Insulin resistance and adiposity in relation to serumβ-carotene levels.
J Pediatr. 2012 Jul ;161(1):58-64.e1-2. Epub 2012 Feb 28. PMID: 22381025
Jose A Canas
OBJECTIVE: To determine the effects of placebo vs an encapsulated supplement of fruit and vegetable juice concentrate (FVJC) on serumβ-carotene levels, insulin resistance, adiposity, and subclinical inflammation in boys.
STUDY DESIGN: Thirty age-matched prepubertal boys (9 lean and 21 overweight (OW); age range, 6-10 years) were studied. All participants received nutrition counseling and were randomized to receive FVJC or placebo capsules for 6 months. Total cholesterol, triglycerides, lipid correctedβ-carotene, serum retinol, glucose, insulin, retinol binding protein-4, leptin, adiponectin, leptin-to-adiponectin ratio, high-sensitivity C-reactive protein, and interleukin-6 were measured before and after the 6-month intervention. Homeostasis model assessment-insulin resistance (HOMA-IR), acuteinsulin response to intravenous glucose, along with abdominal fat mass (dual-energy x-ray absorptiometry) were also determined.
RESULTS: Baselineβ-carotene concentrations correlated inversely with HOMA-IR, leptin-to-adiponectin ratio, and abdominal fat mass (P ≤ .01). FVJC intake increased β-carotene concentrations (P ≤ .001) but did not influence retinol or retinol binding protein-4. Retinol insufficiency<1.047μM was present in 18% of the entire cohort at baseline and in 37% at 6 months. HOMA-IR decreased after supplementation in the OW cohort, when adjusted for percent weight change (P = .014). The percent change in abdominal fat mass increased in the placebo group and decreased in the FVJC group (P = .029).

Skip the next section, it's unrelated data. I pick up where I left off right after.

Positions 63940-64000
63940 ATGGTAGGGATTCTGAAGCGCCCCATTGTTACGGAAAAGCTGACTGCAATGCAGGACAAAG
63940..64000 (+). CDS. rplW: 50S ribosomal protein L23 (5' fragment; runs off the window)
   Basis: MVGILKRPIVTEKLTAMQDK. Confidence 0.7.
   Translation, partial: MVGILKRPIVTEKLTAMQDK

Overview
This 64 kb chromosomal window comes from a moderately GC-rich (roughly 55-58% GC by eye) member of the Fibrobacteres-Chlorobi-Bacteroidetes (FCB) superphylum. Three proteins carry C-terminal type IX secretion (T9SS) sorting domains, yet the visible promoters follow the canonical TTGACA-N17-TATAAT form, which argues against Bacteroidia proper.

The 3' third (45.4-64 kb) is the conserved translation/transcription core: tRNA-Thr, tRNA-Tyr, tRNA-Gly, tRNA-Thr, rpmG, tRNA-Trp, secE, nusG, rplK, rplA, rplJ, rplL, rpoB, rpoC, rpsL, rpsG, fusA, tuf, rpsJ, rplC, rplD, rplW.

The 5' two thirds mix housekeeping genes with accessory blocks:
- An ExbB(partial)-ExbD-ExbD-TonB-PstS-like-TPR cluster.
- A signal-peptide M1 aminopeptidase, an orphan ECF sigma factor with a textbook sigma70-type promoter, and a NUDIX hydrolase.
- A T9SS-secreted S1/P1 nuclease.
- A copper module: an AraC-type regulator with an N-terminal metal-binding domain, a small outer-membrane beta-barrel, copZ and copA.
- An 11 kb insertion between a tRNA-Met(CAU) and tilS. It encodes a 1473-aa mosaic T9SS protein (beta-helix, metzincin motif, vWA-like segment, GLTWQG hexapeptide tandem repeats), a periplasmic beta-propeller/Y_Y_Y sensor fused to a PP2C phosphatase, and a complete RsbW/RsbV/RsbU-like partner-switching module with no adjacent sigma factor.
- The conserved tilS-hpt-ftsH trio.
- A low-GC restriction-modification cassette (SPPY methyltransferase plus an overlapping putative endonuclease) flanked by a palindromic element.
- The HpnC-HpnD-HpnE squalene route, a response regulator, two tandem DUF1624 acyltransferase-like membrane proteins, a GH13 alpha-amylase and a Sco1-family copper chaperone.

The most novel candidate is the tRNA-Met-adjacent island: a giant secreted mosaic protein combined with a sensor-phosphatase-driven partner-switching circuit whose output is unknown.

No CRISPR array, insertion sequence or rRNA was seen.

CONCLUSIONS: A 6-month supplementation with FVJC in the presence of nutritional counseling was associated with an increase in serumβ-carotene concentrations and a reduction in adiposity in conjunction with an improvement in insulin resistance in OW boys.